Why Embedding Your Vision is Vital for Growth
60% of new businesses fail within the first 3 years. It’s an unavoidable stat that can’t be ignored. However, as McKinsey point out in numerous reports, what’s interesting is what the 40% that do survive have in common; a set of core principles that attract and nurture talent. It’s so often these ‘softer’ factors that get ignored when a company first gets going. But to survive and thrive, businesses have to think beyond their products and technologies, to what their vision is and how they want to achieve it. This is one of the most important focuses for growing businesses. You’ve figured out what you do, who your customers are, got yourself some funding. But now it’s time to grow.
Scaling at pace takes focus. It takes a talented team all working to the same purpose. Poor hires and a lack of focus drains crucial resources, slows decision-making and can create a chaotic way of working at a time when all effort needs to be on pushing the business forward.
And you need the best talent to help you get to that next level. Many start-ups begin with a single core team, so it’s easy to overlook what brings them together. But this needs to be defined and, more importantly, communicated to attract, nurture and retain a winning team as you scale. So where do you start?
You need a defined vision
A vision of the future for the company, beyond the immediate problem or solution. Ask yourself; what does the world look like in 5- or 10-years’ time thanks to your product or service? Your vision needs to inspire, needs to give people a reason to work hard, needs to be ambitious and exciting. It needs to feel purposeful, i.e. a vision is not about profit or revenue. There needs to be a reason why your team will work hard with you to achieve it, and a compelling hook for customers to turn to you over competitors.
This doesn’t mean your vision is a dream. It needs to be grounded and realistic. You need to be able to break it down into clear chapters to build an exciting and ambitious story. A vision needs to be driven by a clear foundation: an unfulfilled need, a solution, a new opportunity, or a challenge to be resolved. This foundation anchors the vision and forms the basis for your business strategy.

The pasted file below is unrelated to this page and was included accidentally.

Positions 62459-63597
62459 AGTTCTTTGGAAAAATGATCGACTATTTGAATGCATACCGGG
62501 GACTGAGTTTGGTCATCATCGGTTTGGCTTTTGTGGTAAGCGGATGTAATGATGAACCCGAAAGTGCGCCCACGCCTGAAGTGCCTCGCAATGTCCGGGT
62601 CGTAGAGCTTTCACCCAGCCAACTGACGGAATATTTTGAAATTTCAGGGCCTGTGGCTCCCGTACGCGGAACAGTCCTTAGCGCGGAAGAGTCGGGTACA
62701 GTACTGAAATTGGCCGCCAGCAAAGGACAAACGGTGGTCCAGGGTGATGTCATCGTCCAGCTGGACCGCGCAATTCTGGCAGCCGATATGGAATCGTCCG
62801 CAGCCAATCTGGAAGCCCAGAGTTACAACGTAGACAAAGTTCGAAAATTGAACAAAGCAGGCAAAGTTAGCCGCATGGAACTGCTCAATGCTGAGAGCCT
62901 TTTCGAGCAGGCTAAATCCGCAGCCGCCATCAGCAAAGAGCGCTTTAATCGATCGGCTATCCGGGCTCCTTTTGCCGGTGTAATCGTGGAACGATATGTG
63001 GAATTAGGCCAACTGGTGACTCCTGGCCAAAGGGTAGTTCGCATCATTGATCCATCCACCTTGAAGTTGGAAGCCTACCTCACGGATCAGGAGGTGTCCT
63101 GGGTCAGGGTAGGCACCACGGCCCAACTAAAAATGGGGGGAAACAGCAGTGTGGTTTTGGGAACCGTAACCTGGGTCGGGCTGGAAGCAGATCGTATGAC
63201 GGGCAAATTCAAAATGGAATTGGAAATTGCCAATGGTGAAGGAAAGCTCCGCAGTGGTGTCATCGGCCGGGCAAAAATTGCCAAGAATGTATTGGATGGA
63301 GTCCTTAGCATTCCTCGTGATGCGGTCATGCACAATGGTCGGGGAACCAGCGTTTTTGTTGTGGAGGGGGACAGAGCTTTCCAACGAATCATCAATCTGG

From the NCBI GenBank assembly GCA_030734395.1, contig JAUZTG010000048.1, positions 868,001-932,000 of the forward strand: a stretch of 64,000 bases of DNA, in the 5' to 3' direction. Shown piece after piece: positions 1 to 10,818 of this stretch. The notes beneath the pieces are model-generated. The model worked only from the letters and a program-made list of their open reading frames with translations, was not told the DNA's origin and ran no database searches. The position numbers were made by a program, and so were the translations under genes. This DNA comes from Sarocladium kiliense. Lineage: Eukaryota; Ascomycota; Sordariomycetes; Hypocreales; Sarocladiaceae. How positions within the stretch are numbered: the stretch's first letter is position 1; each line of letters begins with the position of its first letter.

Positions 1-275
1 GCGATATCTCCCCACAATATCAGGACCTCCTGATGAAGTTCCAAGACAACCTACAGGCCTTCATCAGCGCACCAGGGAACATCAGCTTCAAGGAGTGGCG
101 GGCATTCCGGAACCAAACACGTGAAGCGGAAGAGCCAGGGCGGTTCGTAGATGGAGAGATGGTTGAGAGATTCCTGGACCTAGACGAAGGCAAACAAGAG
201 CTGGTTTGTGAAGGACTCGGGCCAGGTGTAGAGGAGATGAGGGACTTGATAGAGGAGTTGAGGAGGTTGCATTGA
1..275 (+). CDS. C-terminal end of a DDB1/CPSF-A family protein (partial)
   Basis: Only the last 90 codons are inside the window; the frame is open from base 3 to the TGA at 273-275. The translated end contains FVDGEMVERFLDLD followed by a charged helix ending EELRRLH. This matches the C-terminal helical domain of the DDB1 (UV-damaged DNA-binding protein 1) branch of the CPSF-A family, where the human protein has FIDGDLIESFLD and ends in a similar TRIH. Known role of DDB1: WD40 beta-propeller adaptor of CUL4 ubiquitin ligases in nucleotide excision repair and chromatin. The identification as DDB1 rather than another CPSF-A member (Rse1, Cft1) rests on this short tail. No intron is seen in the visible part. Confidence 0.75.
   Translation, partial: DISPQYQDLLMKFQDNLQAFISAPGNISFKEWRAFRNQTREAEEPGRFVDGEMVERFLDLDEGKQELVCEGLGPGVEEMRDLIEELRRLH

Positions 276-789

Actions over words
Your vision needs to be more than words. Employee expectations have changed – they expect more from employers. They want to feel part of something bigger than just a job role. They won’t feel this from a vision document alone, they need to see action.
Your vision can form the starting point for developing your culture, your values and your behaviours. This translation of the vision into more tangible, realistic and actionable elements is key to embedding it throughout your business as you scale. Values should help you realise your vision, they should help make decisions on product expansion, hiring or new opportunities easier and more structured. They can help you spot great talent and help great talent spot you. They are what define your processes, the way to approach problems or challenges. They should never be written down and forgotten about in a PDF. Instead, they should be embedded into day-to-day job roles, and you should be able to identify key behaviours you expect to see from your team that link to these values.
It’s true, embedding a vision remotely is harder without a physical space. But it’s definitely not impossible. The days of plastering your vision and values on the walls may have passed, but people have always needed more active engagement than that anyway.
Regular communication from the top needs to be a given. Your team need to know where you are on the road to your vision so they feel part of it. Remind them why they’re working hard for you and what you’re all trying to achieve together. Embed it into job descriptions, performance management and objectives – how can every single person work towards the common company vision?
Part of the progress report, for you and for your team, needs to focus on measurement. How are you going to measure that vision? What markers will show you when you’ve achieved it or need to adapt it? Things change, it’s ok to adapt it.
Vision = power
If you’re still not convinced by the ‘fluffier’ side of setting a vision, just think of the power of getting all the brilliant talent within your organisation motivated to achieve the same vision. You are so much more likely to get there if your whole team backs and pushes for it.
If you choose to ignore this side of your leadership responsibilities and fail to maintain a clear focus on core values and principles during the scaling process, unacceptable behaviours can creep in, decision-making becomes chaotic, or perhaps worse, overly bureaucratic!
Having a solid vision, underscored by tangible values, will help you to navigate through the challenges of scaling. That doesn’t mean losing what you have now – it could mean always keeping an entrepreneurial spirit and continuing to empower your team to make mistakes and learn from them. What’s central to your core now that you can take forward to enable your team rather than create blockers and barriers?
The more you grow, the more you must work on your culture. And vision is central to that.